The History of Vanderbilt Biltmore House in Asheville, North Carolina
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The History of Biltmore House in Asheville, North Carolina
In 1889, George Vanderbilt traveled to the Asheville, North Carolina area, where he purchased land and began constructing a family home. By 1895, the 250-room mansion was completed and became a place for Vanderbilt to continue his studies in forestry and farming. The estate has remained the largest private home in the United States and has intrigued tourists, who have made it the most visited historic destination in the country. George Washington Vanderbilt II purchased a tract of 125,000 acres in the Blue Ridge Mountains in 1889.
His immediate plan was to begin building a massive 16th-century French chateau-style home as the primary residence for him, his wife and their daughter that he would name the Biltmore.
It would be the most elaborate residential architectural project in American history, and would take six years and 1,000 men to complete the Biltmore Mansion!
Standing four stories high and covering more than 4 acres of floor space, the Biltmore House was designed in conjunction with architect Richard Morris Hunt. An astounding 65 fireplaces were erected to heat the 34 bedrooms, 43 baths and 3 kitchens. Over 11 million bricks were placed during the construction. An impressive staircase made of stone contains 102 stairs as it spirals four floors high.
The grounds of the estate are admired for their foliage, flowers and design. Landscape architect Frederick Law Olmsted conceptualized an area of private gardens surrounded by preserved forest. Fountains, ponds, an arboretum and a nursery were added for interest. Vanderbilt spent most of his time living the life of a gentleman farmer, whose goal was to make Biltmore a self-sustaining estate.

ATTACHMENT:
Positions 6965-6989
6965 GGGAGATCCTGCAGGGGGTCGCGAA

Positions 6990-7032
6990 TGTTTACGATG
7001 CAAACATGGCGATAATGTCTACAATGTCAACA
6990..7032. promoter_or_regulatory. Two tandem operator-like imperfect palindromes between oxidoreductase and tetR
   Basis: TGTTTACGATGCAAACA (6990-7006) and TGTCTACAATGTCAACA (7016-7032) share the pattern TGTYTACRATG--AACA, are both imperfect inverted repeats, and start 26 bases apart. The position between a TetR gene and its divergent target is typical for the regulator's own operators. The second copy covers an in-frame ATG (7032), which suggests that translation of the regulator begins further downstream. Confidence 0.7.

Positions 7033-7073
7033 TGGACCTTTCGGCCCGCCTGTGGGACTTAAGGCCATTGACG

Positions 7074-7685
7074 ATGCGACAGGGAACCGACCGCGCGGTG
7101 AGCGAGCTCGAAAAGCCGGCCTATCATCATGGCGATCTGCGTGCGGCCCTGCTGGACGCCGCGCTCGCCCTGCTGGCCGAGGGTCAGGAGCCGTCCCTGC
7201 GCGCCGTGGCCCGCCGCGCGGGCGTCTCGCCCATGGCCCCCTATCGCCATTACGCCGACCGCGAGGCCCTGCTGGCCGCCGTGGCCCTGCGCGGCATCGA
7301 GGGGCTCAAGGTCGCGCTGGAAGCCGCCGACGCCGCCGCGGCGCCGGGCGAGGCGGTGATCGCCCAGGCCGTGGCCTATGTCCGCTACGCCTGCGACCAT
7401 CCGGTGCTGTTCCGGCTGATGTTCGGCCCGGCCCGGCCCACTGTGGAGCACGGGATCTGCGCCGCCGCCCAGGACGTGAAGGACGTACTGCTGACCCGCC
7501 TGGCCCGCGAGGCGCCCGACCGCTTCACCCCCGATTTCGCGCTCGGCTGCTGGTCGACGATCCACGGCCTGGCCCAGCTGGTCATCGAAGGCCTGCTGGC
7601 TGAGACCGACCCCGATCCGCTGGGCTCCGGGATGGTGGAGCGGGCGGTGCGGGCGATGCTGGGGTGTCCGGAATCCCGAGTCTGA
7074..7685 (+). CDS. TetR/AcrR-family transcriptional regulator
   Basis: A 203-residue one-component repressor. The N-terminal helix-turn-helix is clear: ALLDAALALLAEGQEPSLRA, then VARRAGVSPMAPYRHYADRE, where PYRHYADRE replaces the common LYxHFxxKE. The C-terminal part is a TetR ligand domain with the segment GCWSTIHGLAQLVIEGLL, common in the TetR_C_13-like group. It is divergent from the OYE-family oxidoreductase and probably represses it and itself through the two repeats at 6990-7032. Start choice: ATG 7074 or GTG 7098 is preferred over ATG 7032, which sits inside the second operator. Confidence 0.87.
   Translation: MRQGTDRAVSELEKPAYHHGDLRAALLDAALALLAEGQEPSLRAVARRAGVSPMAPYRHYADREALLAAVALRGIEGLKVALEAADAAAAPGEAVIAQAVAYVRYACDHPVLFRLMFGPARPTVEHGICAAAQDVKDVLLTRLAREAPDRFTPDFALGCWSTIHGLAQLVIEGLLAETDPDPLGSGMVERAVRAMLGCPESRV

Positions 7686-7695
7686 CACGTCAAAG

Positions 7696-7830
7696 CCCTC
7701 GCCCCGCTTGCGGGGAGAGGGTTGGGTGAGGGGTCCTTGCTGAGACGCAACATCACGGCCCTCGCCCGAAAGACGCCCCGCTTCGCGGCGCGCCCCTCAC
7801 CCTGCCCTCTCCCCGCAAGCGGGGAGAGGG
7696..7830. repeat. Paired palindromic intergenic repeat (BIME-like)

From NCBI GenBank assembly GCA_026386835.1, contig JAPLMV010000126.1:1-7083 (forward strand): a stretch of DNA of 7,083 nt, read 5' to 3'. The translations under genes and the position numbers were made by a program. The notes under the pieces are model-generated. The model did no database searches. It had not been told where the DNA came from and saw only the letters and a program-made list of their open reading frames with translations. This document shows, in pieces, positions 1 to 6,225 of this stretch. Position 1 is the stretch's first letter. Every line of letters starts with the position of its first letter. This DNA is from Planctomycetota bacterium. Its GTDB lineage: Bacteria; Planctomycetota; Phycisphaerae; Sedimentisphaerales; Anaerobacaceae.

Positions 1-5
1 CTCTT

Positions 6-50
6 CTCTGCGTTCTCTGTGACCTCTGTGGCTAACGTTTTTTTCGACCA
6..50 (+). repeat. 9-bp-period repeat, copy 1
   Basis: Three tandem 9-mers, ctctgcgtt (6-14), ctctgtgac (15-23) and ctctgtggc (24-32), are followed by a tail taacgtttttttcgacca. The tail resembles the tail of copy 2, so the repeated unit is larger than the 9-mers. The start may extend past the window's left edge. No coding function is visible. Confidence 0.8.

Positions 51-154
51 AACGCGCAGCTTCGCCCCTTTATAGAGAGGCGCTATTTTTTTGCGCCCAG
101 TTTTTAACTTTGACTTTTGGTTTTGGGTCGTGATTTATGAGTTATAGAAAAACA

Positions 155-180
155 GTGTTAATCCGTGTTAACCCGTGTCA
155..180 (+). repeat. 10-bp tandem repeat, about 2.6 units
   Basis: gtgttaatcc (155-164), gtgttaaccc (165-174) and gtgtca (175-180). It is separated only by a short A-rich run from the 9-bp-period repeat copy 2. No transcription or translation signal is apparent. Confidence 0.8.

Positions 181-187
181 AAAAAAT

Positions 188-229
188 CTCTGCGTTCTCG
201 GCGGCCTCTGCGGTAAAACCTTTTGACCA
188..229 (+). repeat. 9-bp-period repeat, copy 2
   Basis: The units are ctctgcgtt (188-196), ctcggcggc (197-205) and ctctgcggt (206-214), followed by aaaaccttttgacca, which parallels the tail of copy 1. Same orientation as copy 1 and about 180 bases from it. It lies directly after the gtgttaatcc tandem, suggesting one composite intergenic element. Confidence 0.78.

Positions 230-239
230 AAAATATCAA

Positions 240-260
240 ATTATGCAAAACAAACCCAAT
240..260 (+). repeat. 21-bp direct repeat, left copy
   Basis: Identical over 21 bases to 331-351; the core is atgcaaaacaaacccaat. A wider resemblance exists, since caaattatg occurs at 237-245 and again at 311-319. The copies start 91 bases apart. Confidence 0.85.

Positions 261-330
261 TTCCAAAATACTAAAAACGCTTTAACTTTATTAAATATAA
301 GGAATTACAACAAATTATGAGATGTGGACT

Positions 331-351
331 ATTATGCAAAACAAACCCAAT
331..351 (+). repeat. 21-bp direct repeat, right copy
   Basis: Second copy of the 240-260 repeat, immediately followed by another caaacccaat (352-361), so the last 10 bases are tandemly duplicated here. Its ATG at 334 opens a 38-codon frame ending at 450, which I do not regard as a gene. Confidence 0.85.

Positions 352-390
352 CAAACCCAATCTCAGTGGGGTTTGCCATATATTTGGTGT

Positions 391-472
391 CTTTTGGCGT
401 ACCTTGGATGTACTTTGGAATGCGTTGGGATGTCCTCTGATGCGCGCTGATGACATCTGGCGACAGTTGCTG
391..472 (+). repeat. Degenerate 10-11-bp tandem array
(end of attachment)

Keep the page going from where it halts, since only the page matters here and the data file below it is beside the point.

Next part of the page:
Often touted as the most impressive room of the Biltmore House, the Banquet Room was where the family did their entertaining. Vaulted ceilings rising over 70 feet give the room an awe-inspiring feel. Original masterpieces and works of art from renowned painters and sculptors are displayed in the room and throughout the house. Original period furniture has remained in the residence and lends a sense of livability.
A modern addition to the estate, the winery has become the most popular in the nation. The previous dairy complex was converted into a working winery that produces over 75,000 cases a year. A wine-tasting experience is included in the tour admission price, and seasonal events are held as weather permits. Live music, dining and a gift shop make the visit memorable.
Stay at the Biltmore
The family-owned property has been meticulously cared for and restored as needed. Funds for the projects have come from private donations and money raised through tour admissions. The Inn at Biltmore provides lodging and a world-class spa for individuals who want to spend more than a day at the estate.
The original Biltmore estate of 125,000 acres of land, all landscaped by Frederick Law Olmsted, the famous designer of Central Park in New York City. The house alone is enormous, covering more than 4 acres of floor space and including 250 rooms, a swimming pool, multiple kitchens and a bowling alley. The house boasted such novel 1890s amenities as electric lighting, telephones and even an elevator.
During the six years of construction, Vanderbilt faced continuous labor costs. A skilled laborer in the 1890s could earn $12 per week or more, with unskilled laborers earning about half that amount. Considering the hundreds of laborers needed to build the Biltmore Mansion, Vanderbilt must have paid hundreds of thousands and possibly millions of dollars in labor costs alone.
The stone used for the Biltmore Mansion’s construction was not local to North Carolina. Instead, it was mined hundreds of miles away in Indiana. The builders transported the massive quantities of stone, over 11 million bricks in total, by rail. Vanderbilt even had a special, 3-mile railway spur built to transport the stone directly to the construction site.
Vanderbilt built his home using the best of everything. The stone used for the construction of the Biltmore Mansion was in high demand in the 1890s, and its cost reflected its popularity. Even more modest structures commanded high construction prices. A university hall built of Indiana limestone required $160,000 in construction costs in the same period.
George Vanderbilt inherited about $12 million of his family’s fortune, an amount that places an upper limit on the construction costs of the Biltmore Mansion. Vanderbilt himself always refused to say how much the grand house cost him, but modern theories place the final cost as high as $10 million. The high price of building and maintaining the Biltmore Mansion eventually led Vanderbilt’s daughter Cornelia to open the house to the public in 1930.